The New Gary Burton Quartet – ‘Common Ground’
In school bands the vibraphone is taught as a percussion instrument, which it certainly is to an extent as a mallet-based instrument. Yet when you listen to the sounds it produces, it is hard not to classify it closer to the piano or guitar in terms of harmonic presence.
In the 1960’s two major forces emerged on the instrument – Bobby Hutcherson and Gary Burton – who took up the mantle from Milt Jackson and Lionel Hampton and modernized the instrument. While Hutcherson focused on taking the sound and style of the instrument into the post-bop mainstream, Burton innovated a four-mallet style that produced a tremendously dense self-accompanying presence. For the past four decades Burton has worked in large ensembles, duets, and solo … but has always returned to a quartet format with guitar, bass and drums. It seems to be a comfortable setting, so I am always certain that the results will be pleasing.
Summary: Gary Burton, aside from being a master instrumentalist and great composer, is also one of the great teachers in modern music. He was in residence at Boston’s Berklee School of Music for a very long time until he recently retired, and brought his mentoring of great young musicians to his group recordings as well. He grabbed a young Pat Metheny for his group and also played with Larry Coryell, John Scofield, and Mick Goodrick in their formative years. He is one of the great ‘elder statesmen’ of the music in the spirit of Art Blakey … and for this recording he brings in 23-year old Julian Lage along with veteran drummer Antonio Sanchez (who has played with Burton in recent years as well as the Pat Metheny Group) and bassist Scott Colley.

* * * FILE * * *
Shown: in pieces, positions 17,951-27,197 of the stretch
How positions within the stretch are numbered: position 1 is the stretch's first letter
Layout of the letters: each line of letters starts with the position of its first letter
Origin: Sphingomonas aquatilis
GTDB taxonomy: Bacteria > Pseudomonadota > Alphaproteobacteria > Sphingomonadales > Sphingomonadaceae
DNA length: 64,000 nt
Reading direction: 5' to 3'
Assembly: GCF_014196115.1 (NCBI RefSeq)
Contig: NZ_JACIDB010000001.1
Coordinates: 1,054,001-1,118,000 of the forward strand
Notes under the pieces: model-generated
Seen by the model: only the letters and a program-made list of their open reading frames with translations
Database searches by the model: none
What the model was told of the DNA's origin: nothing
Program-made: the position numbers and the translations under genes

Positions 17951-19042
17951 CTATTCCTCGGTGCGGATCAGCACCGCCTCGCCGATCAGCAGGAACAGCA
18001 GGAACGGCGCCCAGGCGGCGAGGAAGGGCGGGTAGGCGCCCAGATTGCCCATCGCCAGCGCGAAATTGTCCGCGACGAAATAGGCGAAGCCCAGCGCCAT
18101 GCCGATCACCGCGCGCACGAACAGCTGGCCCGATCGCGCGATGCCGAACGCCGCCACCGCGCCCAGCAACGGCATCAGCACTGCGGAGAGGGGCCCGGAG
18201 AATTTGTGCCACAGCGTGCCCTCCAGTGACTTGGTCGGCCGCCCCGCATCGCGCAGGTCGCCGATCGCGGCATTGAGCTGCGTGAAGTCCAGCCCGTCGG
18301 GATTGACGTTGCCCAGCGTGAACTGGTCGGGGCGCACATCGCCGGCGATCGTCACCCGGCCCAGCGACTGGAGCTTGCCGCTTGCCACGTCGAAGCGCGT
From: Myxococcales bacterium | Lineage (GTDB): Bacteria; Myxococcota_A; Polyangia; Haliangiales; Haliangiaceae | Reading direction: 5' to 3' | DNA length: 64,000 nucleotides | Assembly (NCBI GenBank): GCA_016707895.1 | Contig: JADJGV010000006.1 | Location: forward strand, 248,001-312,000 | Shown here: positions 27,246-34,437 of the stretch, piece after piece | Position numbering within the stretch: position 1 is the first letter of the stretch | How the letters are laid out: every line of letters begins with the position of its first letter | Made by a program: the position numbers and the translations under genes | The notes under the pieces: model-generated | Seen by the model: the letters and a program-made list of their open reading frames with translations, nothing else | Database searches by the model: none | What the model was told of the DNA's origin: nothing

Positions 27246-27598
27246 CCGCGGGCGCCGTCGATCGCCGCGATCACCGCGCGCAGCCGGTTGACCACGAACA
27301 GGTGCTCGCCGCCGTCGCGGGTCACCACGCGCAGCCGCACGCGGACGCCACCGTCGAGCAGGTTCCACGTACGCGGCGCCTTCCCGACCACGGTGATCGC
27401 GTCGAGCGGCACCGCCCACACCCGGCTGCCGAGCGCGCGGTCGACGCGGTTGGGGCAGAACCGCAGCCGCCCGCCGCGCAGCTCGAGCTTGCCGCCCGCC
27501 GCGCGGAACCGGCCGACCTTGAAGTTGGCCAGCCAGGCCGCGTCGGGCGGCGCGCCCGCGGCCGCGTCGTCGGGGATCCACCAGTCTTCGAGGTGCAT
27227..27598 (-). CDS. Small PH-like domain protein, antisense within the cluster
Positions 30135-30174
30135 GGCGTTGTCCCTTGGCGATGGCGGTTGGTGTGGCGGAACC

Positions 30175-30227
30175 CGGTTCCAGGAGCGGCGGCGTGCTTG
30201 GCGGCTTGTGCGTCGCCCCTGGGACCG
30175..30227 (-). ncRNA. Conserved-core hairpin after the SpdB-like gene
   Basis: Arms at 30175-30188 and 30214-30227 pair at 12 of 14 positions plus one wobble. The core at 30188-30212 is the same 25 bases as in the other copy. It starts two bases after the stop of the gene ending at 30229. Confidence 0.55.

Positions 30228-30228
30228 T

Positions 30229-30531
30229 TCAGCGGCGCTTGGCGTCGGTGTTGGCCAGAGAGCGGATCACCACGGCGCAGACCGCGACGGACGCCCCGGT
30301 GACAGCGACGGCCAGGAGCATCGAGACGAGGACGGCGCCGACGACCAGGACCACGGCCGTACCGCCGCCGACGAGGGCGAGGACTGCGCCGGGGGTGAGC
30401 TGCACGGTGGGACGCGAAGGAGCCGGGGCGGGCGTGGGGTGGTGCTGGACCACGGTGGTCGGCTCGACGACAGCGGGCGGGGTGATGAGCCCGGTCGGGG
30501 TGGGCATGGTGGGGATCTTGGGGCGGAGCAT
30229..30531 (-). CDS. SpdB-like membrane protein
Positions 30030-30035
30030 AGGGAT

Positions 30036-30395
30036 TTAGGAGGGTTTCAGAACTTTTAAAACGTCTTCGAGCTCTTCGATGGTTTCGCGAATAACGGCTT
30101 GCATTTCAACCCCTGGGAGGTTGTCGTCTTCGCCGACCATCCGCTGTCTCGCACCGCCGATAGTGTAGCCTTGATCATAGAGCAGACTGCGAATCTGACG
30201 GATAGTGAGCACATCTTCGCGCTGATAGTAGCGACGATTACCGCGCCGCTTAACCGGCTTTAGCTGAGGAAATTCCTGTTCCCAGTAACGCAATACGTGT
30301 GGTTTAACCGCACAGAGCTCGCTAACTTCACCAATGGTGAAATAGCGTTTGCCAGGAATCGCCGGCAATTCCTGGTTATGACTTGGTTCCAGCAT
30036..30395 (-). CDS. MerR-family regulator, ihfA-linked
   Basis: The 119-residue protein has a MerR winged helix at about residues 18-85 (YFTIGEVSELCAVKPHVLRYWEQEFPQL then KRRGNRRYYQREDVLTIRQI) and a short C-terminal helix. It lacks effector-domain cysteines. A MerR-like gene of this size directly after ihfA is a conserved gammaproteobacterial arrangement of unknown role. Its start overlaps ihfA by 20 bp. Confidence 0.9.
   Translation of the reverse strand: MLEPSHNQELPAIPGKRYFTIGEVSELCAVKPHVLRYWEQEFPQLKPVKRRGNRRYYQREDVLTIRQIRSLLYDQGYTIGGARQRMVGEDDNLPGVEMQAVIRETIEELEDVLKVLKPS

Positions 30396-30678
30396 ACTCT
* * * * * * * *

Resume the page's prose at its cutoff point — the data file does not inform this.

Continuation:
The album consists of ten tracks: one each from Burton and Colley, two each from Lage and Sanchez, and two from former Burton band-mate Vadim Neselovskyi. There is also a classic track from Keith Jarrett as well as the standard My Funny Valentine. Sonically the vibraphone is the perfect foil in a group like this, and a guitar is much better suited to the pairing than a piano. There is loads of harmonic room for everyone to open up and be heard without feeling like they are tripping over one another.
The songs are generally approached in a straight-forward manner, with each instrument assuming a traditional role. I mention this as Burton has frequently collaborated with Steve Swallow, who is the most melodic bassist I have ever heard and tends to turn arrangements upside down. Colley provides firm support, and is constantly communicating with Sanchez and forming a solid foundation for the songs and solos.
Another great thing about the legendary Burton is his lack of ego – he feels no need to lead all things or be the center of attention. That is a good thing, as guitar phenom Lage plays a huge role in shaping the recording. He plays with a strong rhythmic style that shows how much he has been influenced by music from jazz to rock to fusion and beyond. His composition Etude shows his multi-dimensional style as he leads the group through a syncopated melodic line with shifting harmonic structure and leads into complex solo efforts.
Perhaps it is the legacy of having started in a quartet of equals with Coryell and Swallow, but in every great Burton group it feels like no one is left on the sidelines. Everyone contributes music, everyone has solo space, and everyone is fully engaged throughout the recording. This is a recording you will enjoy on first listen, but is also one that just gets better and better with repeated listens.
Choice Track (and why): “Common Ground” – the title track might not have the best melody (that goes to “Late Night Sunrise”), or the most interesting structure (“Etude”), or the most evocative emotional appeal (either “In Your Quiet Place” or “My Funny Valentine”). But you know what it DOES have? A great structure to showcase all of the great musicians both as individuals and as a group. It is exciting and rewarding to listen to them burn on this track!
You Might Love This If: If you have ever enjoyed a Gary Burton recording, you will love this. If the sound of a guitar-vibraphone pairing intrigues you, you won’t be disappointed. Everyone else should check out the samples and see if you like what you hear!
Where to Buy: iTunes Music Store – $9.99
Here is a video of the thoughts of the band members creating this recording: